Jokiharju showed an increased willingness to shoot last season and the goal results followed. He has improved his shot, adding power to his slap shot and one-timer. He has a knack for getting it through traffic and through to the net. Jokiharju also makes use of a good wrist shot. He sneaks down from the point and will let it go from the top of the circles. It is accurate and has a quick release. Jokiharju’s added muscle mass has also led to a stronger shot.
Jokiharju has very good positioning and gap control. He keeps his man to the outside and away from the dangerous areas of the ice. His good lateral agility makes him very hard to beat in one-on-one situations. An active stick helps him to cut down passing and shooting lanes. Jokiharju is aggressive physically despite his small frame. He battles hard in the corners and in front of the net and is also willing to throw big hits. Over the last year, Jokiharju has really started to bulk up. This will help him to play this aggressive style at the NHL level. That said, there is still room to continue to fill out his frame.
In a little over a year, Jason Botterill has taken great steps to improve the Sabres defence. He drafted Dahlin and Samuelsson with his first two picks in 2018. He traded for Montour at the deadline and Miller this summer. Botterill’s latest addition is Jokiharju. Expect the 20-year-old to be given every opportunity to make the Sabres out of training camp, likely by fighting for the spot on the third pair. However with Rasmus Ristolainen, Montour and Miller all on the right side, it might be tough to crack the top-six this year and he could find himself starting in the minors. Even if he doesn’t make the team, he could see plenty of call-ups from Rochester when injuries hit. If Ristolainen is traded (as has been speculated by many) it could change the equation and see him make the team this year.
#3 Prospect: Lawrence Pilut
Defence — shoots Left
Born December 30th, 1995 — Tingsryd, Sweden
Height 5’11” — Weight 180 lbs [180 cm / 82 kg]
Signed by the Buffalo Sabres in May 2018
Pilut split time between the Sabres and the Americans last year. He was very impressive in his first season in North America. He was dominant offensively at the AHL level, with four goals and 26 points in 30 games. While he only put up one goal and six points in 33 NHL games, he also had a 53.2 percent Corsi-For and a +2.5 relative Corsi, while playing 17:25 per game.
Pilut is a good but not a great skater. His top-end speed allows him to keep up with the play but he is not going to blow anyone away. His first few steps and acceleration are also decent. The best aspect of his skating is his pivots and agility. He can transition quickly from offence to defence and vice-versa. He is also able to walk the line to open up passing and shooting lanes. Pilut could stand to increase his strength. This would help him to battle in the corners and in front of the net.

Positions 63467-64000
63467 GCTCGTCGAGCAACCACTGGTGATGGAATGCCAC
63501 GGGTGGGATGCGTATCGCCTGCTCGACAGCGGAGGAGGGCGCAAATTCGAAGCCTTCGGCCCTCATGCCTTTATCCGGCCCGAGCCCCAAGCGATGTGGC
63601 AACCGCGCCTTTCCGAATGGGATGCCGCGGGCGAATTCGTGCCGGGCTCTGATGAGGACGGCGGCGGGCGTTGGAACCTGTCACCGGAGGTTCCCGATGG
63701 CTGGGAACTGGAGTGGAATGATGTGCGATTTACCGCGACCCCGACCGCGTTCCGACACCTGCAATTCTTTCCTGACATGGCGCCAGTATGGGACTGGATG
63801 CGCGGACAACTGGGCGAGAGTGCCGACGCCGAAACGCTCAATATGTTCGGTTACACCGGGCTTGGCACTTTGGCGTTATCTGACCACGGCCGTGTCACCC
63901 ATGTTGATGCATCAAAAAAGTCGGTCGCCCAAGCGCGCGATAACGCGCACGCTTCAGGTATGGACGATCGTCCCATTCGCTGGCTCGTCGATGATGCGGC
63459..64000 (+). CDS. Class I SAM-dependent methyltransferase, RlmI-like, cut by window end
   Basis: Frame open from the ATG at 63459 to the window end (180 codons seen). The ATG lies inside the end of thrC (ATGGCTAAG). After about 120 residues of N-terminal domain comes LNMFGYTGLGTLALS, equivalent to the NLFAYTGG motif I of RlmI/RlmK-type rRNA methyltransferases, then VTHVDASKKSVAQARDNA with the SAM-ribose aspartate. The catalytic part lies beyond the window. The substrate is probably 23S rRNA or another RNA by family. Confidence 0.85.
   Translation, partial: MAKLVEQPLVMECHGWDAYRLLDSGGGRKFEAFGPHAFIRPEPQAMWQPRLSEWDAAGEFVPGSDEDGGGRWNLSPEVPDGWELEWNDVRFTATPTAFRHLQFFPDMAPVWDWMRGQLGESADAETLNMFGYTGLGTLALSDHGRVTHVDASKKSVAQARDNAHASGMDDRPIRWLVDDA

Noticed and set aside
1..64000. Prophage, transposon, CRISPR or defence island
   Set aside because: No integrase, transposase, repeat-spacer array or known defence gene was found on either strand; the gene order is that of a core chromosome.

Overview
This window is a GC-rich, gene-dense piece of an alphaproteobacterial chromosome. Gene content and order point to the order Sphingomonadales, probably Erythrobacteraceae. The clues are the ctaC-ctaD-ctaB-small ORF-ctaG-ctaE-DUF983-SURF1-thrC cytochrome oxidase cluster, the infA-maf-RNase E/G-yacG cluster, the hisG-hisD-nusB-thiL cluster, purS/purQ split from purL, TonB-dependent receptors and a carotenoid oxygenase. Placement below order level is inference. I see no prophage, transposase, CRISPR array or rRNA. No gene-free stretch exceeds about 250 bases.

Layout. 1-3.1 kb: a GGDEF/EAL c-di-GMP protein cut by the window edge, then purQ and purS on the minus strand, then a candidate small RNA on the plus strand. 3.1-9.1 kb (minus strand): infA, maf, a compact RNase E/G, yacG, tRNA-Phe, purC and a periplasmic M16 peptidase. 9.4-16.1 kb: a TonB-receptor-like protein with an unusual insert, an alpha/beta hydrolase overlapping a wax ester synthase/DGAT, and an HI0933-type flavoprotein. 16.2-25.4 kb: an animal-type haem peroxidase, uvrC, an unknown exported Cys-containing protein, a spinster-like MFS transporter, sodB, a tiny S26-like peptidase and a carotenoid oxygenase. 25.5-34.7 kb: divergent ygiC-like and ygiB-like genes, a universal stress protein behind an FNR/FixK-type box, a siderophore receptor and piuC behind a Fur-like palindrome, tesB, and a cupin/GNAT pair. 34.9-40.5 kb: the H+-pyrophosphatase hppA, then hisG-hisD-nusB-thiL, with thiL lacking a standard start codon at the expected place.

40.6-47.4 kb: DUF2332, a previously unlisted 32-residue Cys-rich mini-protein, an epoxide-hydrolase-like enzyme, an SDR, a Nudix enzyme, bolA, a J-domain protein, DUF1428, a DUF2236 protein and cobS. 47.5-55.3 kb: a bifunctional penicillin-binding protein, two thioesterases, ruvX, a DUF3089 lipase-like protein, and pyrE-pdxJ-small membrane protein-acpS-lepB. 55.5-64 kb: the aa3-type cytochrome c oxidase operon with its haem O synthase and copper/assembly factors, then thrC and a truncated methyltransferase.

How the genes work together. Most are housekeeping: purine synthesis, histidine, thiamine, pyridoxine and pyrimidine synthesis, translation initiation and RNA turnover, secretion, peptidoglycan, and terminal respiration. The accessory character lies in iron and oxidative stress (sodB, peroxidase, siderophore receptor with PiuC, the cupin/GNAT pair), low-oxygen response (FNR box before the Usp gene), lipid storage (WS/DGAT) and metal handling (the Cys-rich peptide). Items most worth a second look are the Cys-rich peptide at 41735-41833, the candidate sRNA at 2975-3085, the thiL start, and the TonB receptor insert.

Pilut has excellent vision and passing skills. He can move the puck quickly, both through the first pass out of the zone and in quarterbacking the play at the opponent’s blue line. Strong stickhandling and poise at the line allow him to make those passes. By using his lateral movement as well as a quick feint with his stick, he is able to open up passing lanes and get the puck to teammates. He is also able to open up shooting lanes to get his shot on the net. His slap shot is decent but could stand to add power. He makes the most of it by keeping it low and allowing teammates to get rebounds and deflections as well as to create screens in front of the net.
Pilut can avoid forecheckers and move the puck out of the zone. He does not lead the rush often but is not afraid to join as a trailer and let off a wrist shot. His improved skating has allowed him to be more involved in the play. Pilut is a smart player who finds open ice without the puck, sneaking in from the point and getting into position to let his wrist shot go at the top of the circles.
Pilut will need to continue to work on his defensive game going forward. He is willing to work in his own end of the ice, fighting hard in the corners and in front of the net. However, his lack of size and strength can be an issue. He can be overpowered by bigger and stronger forwards. Pilut’s biggest asset is his ability to move the puck out of his zone quickly. By starting the transition game, he is able to keep the puck out of his end and avoid being on the defence. Pilut has a quick stick which creates turnovers and allows him to transition quickly to offence.
Pilut should begin next season with the Sabres. It’s even possible that he is the team’s second-best left-handed defender after Rasmus Dahlin. This might seem like strong praise for a player who was under 18 minutes per game last season, however, Pilut’s strong play has earned a bigger opportunity this season.